The Fall 2017 semester has begun at College of Marin. After a summer of relative leisure, I’m finding myself falling into some recognizable mental patterns of reflection now that I’m back in the classroom.
This semester, in addition to three sections of Introduction to Philosophy, I’m teaching Ethics, Logic, and World Religions; 18 units altogether. This is a normal load for a community college instructor, though for university instructors it seems excessively heavy. I recall, many years ago, when I was hired at my first teaching job at a community college back east, my graduate school mentor was incredulous when I told her how many units I would be carrying. She was convinced that teaching so many classes was an impossibility. Of course the difference between her position and mine is that she’s required to produce a consistent body of research while there are no such pressures on me. At the community college, the emphasis is on teaching, not research, and so most of my time is spent in the classroom or in my office preparing lectures and assignments, grading, or (more often than I like) sitting in committee meetings that go on for way too long and that accomplish way too little.
I think I would be doomed if I had to go back to working a regular 9-5 job at this point in life. I’ve become so used to the rhythm of the academic semester system that I just could not imagine working without the anticipation of midterms and finals, or the end of the semester and graduation ceremonies. These markers help to put a frame around the march of time, giving me something to look forward to and making it feel as if there is a predictable and finite span until significant goals are achieved. I like the beginning/middle/end structure of the semester. It suits my Aristotelian tastes. Each term begins as I meet a new group of interesting (and interested) students while reconnecting with familiar ones. There is a sense of excitement about the material that we will study and the conversations that we will have. I enjoy the challenge of trying to maintain this excitement as the weeks draw on into months and the initial novelty of taking a philosophy class starts to wane for some students. It is usually around midterms that parking becomes easier to find on campus; an indication of diminished motivations and recalculated priorities. But nevertheless, as the semester races toward final exams, there is a crescendo of anticipation that seems inevitably to reinvigorate even the most lax students. They all want to finish strong, and so do I.
The fact that I’m the only full-time philosophy instructor on the College of Marin campus means that I get to schedule the times of my own classes. This is yet another aspect of my work situation that I can’t imagine giving up. While there are certain time slots that are in high demand with students, happily those are usually the very periods that I myself prefer in any case. Online classes are particularly popular, and the late morning and early afternoon on-campus classes allow a leisurely and refreshed start to the day, with time to study books that, even if I wasn’t a teacher, I would read during my free-time in any case. What other job pays you to read Plato, Nietzsche, Heidegger or Stirner? Most jobs probably discourage it!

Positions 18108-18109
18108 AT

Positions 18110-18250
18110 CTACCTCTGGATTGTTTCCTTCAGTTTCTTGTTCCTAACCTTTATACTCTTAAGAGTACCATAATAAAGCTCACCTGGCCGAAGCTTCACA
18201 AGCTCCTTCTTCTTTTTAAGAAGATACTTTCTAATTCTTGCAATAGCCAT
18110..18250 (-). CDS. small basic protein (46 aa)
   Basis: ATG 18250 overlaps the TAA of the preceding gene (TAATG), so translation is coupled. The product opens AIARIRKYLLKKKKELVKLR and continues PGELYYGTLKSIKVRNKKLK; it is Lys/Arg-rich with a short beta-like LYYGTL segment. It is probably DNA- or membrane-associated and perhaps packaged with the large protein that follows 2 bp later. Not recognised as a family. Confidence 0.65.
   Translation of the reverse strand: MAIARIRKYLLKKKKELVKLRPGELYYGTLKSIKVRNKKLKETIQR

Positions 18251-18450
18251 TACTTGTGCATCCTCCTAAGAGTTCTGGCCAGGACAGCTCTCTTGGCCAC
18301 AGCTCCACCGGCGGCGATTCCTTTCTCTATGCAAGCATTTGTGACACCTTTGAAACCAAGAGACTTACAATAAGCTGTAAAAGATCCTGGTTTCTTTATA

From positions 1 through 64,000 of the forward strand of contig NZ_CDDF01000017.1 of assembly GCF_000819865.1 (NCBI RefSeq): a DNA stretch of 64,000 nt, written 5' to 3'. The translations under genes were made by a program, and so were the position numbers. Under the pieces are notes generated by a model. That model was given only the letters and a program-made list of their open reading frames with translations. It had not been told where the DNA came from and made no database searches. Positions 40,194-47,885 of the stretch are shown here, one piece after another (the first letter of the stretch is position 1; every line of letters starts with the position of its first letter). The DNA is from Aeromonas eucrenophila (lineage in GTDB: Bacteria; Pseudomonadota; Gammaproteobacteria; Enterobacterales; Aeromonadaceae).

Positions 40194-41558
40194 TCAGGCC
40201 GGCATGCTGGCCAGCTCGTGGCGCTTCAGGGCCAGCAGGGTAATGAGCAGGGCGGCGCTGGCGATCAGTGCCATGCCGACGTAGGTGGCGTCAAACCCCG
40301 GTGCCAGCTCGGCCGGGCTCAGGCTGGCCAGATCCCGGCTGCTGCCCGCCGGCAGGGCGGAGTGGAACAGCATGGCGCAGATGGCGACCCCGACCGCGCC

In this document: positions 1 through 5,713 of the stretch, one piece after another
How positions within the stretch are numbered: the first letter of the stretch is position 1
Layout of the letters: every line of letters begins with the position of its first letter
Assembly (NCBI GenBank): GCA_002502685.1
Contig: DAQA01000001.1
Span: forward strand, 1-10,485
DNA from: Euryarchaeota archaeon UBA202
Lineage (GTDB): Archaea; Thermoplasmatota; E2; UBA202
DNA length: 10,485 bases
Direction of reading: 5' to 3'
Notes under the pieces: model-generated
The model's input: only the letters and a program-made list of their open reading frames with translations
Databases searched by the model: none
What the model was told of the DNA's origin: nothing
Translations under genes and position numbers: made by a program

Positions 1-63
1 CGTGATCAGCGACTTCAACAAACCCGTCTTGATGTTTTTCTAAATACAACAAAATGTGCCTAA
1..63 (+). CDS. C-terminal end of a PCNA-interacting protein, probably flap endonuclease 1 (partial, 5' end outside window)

But my greatest source of enjoyment teaching at College of Marin comes from having regular conversations about philosophy. Socrates, in his Apology, said that daily discourse about virtue is a necessary component of a life worth living, and while I have my own struggles with despair and meaninglessness, it would be much more difficult to endure these struggles without my daily conversations with students. There are mornings when I wake up gripped with fears about death and the pointlessness of doing anything at all, but then when I walk into the classroom and conversation takes off, I feel swept away by a flow of ideas and thoughts that make me forget about anything else. Often, I’m surprised (and disappointed) when the period comes to an end and I have to retreat back to my office to work in solitude on other projects. I often tell students that we are uniquely lucky to have the opportunity to discuss and entertain the most important questions of all time in our philosophy classes. Outside, in the everyday world, we are discouraged from asking these very same questions, as they are considered by many people to be troubling or useless. To me this always seemed odd and ironic. Why are the most important questions – Who am I? Why am I here? Does life have any meaning? – disparaged and dismissed by those we spend most of our waking lives talking to? Why, instead, do we spend most of our time engaged in activities that, in the grand scheme of things, really are meaningless; activities like watching stupid TV shows, shopping, surfing the internet, working at boring jobs, or making small talk? Is it because we are scared to confront the big issues? Or is it because we have allowed ourselves to be manipulated by others who want us to remain placid and complacent with the way things are?
In annoyance, I once told an advertising specialist who was designing an ad campaign for the College of Marin, “I do not teach students anything. I learn along with them.” To my surprise, I later found these words emblazoned along with my own photograph on ads that appeared in local newspapers, on the sides of local buses and on a larger-than-life-sized banner that now hangs in the College of Marin Student Center. It’s rather funny how an off-the-cuff, irritated remark could be construed as a slogan that might attract students to the school. Now that I have some distance from that remark, however, I’ve come to realize that it does honestly sum up my own attitude toward teaching philosophy. While the Truth forever slips through our grasp, it is the process of jointly (and vainly) searching for that Truth that is important. Nothing else.